Starting from the understanding that fundamental economic problems remain unresolved despite the many reforms of recent decades, part two of The Green Book proposes socialism as the solution to the economic crisis. Qathafi identified the central economic and ergonomic problem as that concerning the nature of production, the relationship between the worker who produces and the product itself.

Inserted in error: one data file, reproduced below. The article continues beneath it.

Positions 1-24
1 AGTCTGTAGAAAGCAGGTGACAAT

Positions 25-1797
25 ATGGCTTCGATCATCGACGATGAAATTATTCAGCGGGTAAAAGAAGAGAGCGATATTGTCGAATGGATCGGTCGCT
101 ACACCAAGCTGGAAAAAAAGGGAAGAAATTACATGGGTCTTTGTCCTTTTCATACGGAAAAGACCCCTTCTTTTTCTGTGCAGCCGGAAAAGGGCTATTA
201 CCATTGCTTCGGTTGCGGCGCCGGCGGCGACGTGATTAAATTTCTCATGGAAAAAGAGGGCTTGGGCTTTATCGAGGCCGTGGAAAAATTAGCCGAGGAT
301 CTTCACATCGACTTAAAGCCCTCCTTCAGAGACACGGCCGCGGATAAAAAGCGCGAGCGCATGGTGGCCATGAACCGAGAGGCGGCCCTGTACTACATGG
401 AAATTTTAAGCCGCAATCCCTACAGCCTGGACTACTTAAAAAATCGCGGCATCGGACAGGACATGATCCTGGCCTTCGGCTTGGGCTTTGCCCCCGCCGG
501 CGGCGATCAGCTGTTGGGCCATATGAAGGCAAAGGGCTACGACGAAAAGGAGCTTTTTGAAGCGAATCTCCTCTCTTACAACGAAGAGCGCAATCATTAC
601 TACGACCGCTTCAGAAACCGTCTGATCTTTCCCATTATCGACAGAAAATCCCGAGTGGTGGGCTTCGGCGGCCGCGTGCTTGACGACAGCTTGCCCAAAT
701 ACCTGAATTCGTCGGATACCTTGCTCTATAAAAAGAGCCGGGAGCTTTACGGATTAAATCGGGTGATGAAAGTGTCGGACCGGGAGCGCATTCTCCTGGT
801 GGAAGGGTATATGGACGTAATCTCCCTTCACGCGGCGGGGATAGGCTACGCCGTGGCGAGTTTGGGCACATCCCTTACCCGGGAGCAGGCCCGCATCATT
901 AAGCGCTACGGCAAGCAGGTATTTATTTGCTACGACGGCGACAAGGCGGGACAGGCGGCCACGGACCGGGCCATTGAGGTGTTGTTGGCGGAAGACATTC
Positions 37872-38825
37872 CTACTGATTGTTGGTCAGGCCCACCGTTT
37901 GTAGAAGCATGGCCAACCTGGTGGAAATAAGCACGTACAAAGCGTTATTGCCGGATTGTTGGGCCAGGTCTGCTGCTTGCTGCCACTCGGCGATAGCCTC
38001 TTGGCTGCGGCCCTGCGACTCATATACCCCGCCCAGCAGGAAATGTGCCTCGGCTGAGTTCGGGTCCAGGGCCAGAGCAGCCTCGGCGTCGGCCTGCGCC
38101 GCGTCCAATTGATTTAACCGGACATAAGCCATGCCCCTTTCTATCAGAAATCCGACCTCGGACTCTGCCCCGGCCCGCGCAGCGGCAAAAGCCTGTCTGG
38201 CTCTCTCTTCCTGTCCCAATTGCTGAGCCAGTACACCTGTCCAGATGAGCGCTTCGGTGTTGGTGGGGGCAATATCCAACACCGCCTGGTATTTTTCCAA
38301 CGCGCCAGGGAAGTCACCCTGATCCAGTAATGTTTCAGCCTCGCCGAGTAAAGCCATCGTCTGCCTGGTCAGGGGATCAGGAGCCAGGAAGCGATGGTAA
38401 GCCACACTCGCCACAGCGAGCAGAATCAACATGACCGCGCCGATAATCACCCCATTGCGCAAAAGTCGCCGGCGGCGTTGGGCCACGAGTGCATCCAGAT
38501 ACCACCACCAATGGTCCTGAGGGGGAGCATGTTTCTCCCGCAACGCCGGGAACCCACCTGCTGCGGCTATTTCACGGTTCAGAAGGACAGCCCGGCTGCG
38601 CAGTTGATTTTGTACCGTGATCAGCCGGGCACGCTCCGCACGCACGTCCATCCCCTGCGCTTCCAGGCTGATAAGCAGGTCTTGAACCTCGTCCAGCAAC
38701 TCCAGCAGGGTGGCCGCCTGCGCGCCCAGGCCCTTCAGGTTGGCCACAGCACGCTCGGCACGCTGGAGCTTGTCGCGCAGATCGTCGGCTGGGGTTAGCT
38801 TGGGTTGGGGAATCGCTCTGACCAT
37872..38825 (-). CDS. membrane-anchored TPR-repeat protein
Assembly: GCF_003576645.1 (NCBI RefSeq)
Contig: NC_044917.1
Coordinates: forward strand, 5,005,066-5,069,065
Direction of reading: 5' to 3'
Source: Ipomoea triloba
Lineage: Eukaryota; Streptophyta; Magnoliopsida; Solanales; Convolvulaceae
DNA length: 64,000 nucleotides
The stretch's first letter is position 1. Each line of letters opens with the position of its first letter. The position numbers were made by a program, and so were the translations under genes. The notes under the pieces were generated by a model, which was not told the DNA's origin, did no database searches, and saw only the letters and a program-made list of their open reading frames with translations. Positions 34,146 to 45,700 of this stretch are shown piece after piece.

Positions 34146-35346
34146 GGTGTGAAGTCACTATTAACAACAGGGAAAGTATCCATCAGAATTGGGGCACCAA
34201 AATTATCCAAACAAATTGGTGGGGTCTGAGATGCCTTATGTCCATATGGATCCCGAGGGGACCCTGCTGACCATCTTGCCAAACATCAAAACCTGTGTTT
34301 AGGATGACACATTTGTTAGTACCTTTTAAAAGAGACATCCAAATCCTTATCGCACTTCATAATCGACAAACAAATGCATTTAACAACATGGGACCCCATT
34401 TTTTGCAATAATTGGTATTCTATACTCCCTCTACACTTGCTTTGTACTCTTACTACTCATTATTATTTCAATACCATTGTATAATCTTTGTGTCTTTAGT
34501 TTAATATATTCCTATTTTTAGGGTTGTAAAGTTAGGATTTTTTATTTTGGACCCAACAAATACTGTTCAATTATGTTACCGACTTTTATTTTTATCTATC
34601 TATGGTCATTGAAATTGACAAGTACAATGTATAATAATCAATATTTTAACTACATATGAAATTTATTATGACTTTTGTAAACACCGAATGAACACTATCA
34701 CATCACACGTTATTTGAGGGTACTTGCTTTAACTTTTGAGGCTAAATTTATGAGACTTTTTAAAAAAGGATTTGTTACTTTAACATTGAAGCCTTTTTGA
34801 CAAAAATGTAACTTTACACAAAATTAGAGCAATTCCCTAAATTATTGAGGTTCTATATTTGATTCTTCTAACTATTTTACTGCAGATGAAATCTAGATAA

Although Qathafi's ideas on economic partnership and co-operation echo those of the worker co-operative movement in Europe, his approach seems to rely heavily on egalitarian conceptions of man, with demands for absolute equality in returns from economic activity and direct rejections of profit making in general. This raises questions concerning the level of returns against effort: if one person works harder or is more creative than another, does he not deserve a greater reward? Qathafi states that the boundary is crossed when another's needs are encroached upon, but beyond the basics of existence, "needs" are notoriously fluid and difficult to define. There is a tendency for such an egalitarian approach to degenerate into parasitism on the body of the more able and dynamic elements of the population. In the opinion of this reviewer the point is to keep economic equalities within certain boundaries and to maintain social mobility. This open but restrained structure should be aimed at achieving a balance in which there is sufficient scope for innovation for the able, without the severe inequalities which lead to class warfare and ultimately to the destruction of the nation. Part three of The Green Book is concerned with the social aspect of Qathafi's Third Universal Theory. Central to this is the importance of national identity, which is the expression of the need for group survival, and which has a tendency to reassert itself against the dominance of the various historical empires. Somewhat prophetically, Qathafi foresaw that the world was entering such a period of nationalist reassertion at the time of his writing; it will take many years for the full implications of this to become clear.